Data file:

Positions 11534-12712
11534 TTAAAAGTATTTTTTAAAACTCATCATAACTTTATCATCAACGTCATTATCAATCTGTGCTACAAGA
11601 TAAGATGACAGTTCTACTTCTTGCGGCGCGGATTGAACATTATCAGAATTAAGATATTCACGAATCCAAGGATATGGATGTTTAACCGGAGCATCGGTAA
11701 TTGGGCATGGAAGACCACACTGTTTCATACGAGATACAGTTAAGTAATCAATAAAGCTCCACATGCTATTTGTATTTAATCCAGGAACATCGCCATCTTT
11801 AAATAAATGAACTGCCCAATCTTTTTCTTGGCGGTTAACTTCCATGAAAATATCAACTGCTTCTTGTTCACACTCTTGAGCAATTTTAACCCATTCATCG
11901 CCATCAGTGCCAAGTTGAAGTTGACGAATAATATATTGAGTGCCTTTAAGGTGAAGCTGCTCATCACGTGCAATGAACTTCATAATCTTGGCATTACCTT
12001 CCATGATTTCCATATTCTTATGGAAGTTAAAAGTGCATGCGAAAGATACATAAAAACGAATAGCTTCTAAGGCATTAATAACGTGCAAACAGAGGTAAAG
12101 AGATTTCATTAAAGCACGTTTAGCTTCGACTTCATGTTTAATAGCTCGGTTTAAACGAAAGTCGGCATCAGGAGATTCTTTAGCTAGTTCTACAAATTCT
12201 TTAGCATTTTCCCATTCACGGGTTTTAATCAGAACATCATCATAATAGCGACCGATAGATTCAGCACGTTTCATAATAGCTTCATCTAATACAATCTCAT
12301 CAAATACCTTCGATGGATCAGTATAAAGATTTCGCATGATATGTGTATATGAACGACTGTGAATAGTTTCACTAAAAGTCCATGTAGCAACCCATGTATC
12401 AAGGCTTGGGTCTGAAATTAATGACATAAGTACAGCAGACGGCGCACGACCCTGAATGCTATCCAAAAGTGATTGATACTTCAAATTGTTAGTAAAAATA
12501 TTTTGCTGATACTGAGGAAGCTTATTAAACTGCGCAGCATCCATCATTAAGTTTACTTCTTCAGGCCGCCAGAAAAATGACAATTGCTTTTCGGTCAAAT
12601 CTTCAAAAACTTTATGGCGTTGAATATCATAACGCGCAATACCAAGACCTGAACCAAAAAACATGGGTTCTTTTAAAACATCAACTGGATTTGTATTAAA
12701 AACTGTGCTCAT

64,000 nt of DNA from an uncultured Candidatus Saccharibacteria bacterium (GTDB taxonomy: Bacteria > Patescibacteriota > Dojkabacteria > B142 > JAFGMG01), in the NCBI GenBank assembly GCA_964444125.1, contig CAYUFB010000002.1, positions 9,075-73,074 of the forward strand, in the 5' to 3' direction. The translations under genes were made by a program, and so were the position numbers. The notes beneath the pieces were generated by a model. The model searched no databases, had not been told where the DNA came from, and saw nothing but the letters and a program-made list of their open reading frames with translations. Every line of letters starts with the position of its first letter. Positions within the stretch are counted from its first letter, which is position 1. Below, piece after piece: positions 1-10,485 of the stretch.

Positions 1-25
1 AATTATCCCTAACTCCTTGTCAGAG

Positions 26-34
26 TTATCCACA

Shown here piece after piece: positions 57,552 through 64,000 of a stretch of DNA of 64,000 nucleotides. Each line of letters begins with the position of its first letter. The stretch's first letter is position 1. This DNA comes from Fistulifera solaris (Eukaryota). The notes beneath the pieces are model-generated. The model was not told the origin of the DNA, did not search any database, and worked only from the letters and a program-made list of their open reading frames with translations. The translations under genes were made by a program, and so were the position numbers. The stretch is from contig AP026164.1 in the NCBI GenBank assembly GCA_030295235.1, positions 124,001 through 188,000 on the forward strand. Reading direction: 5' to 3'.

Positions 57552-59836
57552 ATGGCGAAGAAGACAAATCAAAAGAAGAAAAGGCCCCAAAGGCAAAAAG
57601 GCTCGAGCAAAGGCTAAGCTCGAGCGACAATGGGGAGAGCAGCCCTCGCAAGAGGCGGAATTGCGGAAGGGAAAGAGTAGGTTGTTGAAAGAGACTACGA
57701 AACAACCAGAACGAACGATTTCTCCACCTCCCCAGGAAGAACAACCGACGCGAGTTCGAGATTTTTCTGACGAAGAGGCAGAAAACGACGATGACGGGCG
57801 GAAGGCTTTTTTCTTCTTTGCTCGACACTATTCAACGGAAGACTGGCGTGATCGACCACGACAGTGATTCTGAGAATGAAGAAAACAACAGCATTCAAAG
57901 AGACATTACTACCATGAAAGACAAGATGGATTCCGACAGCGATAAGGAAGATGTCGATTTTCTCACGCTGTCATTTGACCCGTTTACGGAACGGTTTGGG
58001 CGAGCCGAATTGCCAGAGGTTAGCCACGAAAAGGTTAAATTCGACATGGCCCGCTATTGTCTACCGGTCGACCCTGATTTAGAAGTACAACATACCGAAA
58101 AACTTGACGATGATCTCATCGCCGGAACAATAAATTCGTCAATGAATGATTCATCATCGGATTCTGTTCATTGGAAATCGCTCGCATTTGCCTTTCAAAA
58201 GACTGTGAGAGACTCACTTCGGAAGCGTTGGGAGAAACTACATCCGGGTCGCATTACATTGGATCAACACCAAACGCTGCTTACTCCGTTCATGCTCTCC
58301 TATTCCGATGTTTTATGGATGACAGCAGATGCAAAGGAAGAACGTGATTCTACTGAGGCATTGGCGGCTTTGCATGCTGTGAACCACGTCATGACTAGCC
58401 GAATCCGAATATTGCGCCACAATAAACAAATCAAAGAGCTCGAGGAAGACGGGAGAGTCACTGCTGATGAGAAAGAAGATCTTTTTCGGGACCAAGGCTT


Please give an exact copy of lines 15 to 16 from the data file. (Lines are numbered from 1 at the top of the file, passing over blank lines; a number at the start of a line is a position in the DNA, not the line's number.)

64,000 nt of DNA from an uncultured Candidatus Saccharibacteria bacterium (GTDB taxonomy: Bacteria > Patescibacteriota > Dojkabacteria > B142 > JAFGMG01), in the NCBI GenBank assembly GCA_964444125.1, contig CAYUFB010000002.1, positions 9,075-73,074 of the forward strand, in the 5' to 3' direction. The translations under genes were made by a program, and so were the position numbers. The notes beneath the pieces were generated by a model. The model searched no databases, had not been told where the DNA came from, and saw nothing but the letters and a program-made list of their open reading frames with translations. Every line of letters starts with the position of its first letter. Positions within the stretch are counted from its first letter, which is position 1. Below, piece after piece: positions 1-10,485 of the stretch.

Positions 1-25